Gideon Raff wrote the pilot's script about an unassuming American family drawn into the workings of a turbulent Middle Eastern nation. »
Update: Ang Lee has issued a statement saying that he dropped out of FX's "Tyrant" pilot because "I need some rest" after making and promoting "Life of Pi." Lee's full statement is included below. Previously... Ang Lee apparently isn't feeling very tyrannical anymore. Also read: Ang Lee to Direct FX Pilot From 'Homeland' Duo The "Life of Pi" director has dropped out of the FX pilot "Tyrant," which would have marked his television directorial debut. The pilot, from "Homeland" producers Howard Gordon and Gideon Raff, along with Craig Wright ("Six Feet Under"), follows an unassuming »
- Tim Kenneally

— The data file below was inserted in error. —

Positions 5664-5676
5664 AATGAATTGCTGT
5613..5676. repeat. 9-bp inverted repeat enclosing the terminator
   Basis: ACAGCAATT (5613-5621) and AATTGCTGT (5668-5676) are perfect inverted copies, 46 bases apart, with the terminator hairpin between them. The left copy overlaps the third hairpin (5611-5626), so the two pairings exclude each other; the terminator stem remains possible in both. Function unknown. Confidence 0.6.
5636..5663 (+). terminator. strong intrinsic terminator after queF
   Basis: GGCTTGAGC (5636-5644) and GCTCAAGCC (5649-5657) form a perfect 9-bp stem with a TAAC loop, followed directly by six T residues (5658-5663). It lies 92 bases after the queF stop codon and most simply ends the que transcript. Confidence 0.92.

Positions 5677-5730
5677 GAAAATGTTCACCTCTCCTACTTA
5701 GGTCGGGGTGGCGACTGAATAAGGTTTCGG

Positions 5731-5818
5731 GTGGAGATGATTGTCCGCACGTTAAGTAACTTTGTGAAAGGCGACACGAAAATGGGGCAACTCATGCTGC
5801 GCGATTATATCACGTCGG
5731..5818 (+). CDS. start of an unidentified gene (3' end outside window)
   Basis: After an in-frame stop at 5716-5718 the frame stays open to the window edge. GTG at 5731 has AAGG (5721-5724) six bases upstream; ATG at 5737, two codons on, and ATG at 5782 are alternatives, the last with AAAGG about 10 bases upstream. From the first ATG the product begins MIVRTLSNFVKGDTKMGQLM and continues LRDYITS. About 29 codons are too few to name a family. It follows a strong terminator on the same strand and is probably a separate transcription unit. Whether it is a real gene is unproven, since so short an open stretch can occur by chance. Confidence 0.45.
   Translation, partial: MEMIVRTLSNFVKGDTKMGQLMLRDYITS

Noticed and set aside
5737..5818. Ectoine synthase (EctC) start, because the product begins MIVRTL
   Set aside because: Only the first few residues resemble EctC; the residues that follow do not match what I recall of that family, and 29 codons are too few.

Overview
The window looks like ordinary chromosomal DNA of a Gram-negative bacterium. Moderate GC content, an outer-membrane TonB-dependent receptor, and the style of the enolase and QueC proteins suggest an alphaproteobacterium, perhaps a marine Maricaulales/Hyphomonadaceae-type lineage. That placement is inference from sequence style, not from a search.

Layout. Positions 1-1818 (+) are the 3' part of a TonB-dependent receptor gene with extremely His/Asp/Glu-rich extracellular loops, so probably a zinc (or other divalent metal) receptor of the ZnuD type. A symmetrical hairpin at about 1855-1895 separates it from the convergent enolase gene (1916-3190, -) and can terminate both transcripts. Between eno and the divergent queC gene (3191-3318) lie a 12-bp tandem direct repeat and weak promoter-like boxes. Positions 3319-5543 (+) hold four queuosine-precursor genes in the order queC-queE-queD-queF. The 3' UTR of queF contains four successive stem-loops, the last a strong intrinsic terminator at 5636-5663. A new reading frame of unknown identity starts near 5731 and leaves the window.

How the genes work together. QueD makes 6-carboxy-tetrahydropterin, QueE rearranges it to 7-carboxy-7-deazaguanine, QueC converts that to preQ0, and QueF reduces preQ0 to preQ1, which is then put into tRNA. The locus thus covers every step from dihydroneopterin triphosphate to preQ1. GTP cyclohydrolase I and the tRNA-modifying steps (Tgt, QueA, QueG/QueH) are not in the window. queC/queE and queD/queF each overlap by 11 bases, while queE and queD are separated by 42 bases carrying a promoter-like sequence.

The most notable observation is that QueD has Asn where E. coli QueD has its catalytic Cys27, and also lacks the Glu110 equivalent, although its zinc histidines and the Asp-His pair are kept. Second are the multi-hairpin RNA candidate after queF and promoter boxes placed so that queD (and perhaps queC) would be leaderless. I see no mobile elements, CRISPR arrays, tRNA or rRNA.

Update 4:15 Pm: Here is Ang Lee’s statement about his departure from Tyrant. It is with disappointment that I must confirm I have withdrawn from my commitment to direct the upcoming FX pilot Tyrant. It is one of the most brilliant ideas for a series that I’ve seen and one about which I was very excited. However, after spending over four years making and promoting Life Of Pi, I have recently realized that I need some rest . Because I cannot give 100% to this exciting project at this time, I cannot allow myself to do anything that may affect the potential for this exciting new series. I wish Fox 21 and FX the best with this remarkable project. Exclusive 2:50 Pm: Oscar-winning director Ang Lee has pulled out of directing high-profile FX drama pilot Tyrant, from Homeland executive producers Howard Gordon and Gideon Raff and Six Feet Under alum Craig Wright. »